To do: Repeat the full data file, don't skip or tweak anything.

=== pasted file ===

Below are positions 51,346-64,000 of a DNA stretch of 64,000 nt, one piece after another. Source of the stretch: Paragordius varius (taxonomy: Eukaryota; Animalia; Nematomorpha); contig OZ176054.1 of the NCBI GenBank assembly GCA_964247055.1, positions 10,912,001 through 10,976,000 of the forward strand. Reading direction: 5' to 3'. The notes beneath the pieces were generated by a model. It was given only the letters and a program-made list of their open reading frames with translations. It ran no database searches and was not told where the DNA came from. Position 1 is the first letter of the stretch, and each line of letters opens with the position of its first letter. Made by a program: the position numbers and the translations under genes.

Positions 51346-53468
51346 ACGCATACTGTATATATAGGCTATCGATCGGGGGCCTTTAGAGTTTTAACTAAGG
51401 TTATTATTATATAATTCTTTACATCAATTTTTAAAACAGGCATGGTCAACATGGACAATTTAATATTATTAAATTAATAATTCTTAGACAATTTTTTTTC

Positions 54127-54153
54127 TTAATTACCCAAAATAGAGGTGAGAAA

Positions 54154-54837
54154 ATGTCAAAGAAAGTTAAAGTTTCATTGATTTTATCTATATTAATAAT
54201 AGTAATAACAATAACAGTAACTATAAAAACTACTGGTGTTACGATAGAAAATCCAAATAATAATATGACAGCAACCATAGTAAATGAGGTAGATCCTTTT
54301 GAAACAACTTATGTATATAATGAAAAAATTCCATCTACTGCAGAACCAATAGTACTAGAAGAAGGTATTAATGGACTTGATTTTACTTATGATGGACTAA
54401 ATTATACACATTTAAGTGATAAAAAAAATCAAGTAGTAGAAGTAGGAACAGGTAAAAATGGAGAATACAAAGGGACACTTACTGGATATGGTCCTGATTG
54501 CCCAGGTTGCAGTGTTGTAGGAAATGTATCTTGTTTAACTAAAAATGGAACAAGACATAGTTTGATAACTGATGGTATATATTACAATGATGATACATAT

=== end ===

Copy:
Below are positions 51,346-64,000 of a DNA stretch of 64,000 nt, one piece after another. Source of the stretch: Paragordius varius (taxonomy: Eukaryota; Animalia; Nematomorpha); contig OZ176054.1 of the NCBI GenBank assembly GCA_964247055.1, positions 10,912,001 through 10,976,000 of the forward strand. Reading direction: 5' to 3'. The notes beneath the pieces were generated by a model. It was given only the letters and a program-made list of their open reading frames with translations. It ran no database searches and was not told where the DNA came from. Position 1 is the first letter of the stretch, and each line of letters opens with the position of its first letter. Made by a program: the position numbers and the translations under genes.

Positions 51346-53468
51346 ACGCATACTGTATATATAGGCTATCGATCGGGGGCCTTTAGAGTTTTAACTAAGG
51401 TTATTATTATATAATTCTTTACATCAATTTTTAAAACAGGCATGGTCAACATGGACAATTTAATATTATTAAATTAATAATTCTTAGACAATTTTTTTTC

Positions 54127-54153
54127 TTAATTACCCAAAATAGAGGTGAGAAA

Positions 54154-54837
54154 ATGTCAAAGAAAGTTAAAGTTTCATTGATTTTATCTATATTAATAAT
54201 AGTAATAACAATAACAGTAACTATAAAAACTACTGGTGTTACGATAGAAAATCCAAATAATAATATGACAGCAACCATAGTAAATGAGGTAGATCCTTTT
54301 GAAACAACTTATGTATATAATGAAAAAATTCCATCTACTGCAGAACCAATAGTACTAGAAGAAGGTATTAATGGACTTGATTTTACTTATGATGGACTAA
54401 ATTATACACATTTAAGTGATAAAAAAAATCAAGTAGTAGAAGTAGGAACAGGTAAAAATGGAGAATACAAAGGGACACTTACTGGATATGGTCCTGATTG
54501 CCCAGGTTGCAGTGTTGTAGGAAATGTATCTTGTTTAACTAAAAATGGAACAAGACATAGTTTGATAACTGATGGTATATATTACAATGATGATACATAT